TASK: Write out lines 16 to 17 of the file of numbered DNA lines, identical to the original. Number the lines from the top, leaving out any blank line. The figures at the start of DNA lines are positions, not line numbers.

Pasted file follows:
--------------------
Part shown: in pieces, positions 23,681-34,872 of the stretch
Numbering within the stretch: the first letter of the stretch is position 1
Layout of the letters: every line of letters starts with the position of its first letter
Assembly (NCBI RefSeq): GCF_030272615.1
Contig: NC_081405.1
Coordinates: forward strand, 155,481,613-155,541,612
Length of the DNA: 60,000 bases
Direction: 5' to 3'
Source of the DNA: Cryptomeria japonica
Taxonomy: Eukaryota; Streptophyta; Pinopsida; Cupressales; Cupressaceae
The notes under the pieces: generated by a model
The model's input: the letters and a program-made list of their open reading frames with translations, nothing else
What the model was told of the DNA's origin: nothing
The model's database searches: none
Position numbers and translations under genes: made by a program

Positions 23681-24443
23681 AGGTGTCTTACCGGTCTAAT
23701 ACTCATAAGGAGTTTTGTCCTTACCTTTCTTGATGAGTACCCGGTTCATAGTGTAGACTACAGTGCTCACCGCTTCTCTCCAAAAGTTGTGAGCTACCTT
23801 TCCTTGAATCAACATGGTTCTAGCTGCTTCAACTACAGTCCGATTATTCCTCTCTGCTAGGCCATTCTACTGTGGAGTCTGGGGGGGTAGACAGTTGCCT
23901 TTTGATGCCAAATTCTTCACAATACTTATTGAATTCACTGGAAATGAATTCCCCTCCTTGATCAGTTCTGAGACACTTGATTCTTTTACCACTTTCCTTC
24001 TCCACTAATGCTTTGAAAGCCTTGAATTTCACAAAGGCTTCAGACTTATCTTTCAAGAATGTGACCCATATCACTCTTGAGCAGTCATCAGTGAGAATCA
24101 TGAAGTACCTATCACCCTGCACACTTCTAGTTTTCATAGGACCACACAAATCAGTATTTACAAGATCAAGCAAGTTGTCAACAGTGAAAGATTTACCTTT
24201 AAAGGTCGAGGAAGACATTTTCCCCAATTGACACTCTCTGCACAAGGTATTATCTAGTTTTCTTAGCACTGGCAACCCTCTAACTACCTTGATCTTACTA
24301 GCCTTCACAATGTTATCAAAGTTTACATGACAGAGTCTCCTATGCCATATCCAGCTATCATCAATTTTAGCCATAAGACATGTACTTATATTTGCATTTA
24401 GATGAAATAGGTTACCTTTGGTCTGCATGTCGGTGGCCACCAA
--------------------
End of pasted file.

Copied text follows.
Positions 23681-24443
23681 AGGTGTCTTACCGGTCTAAT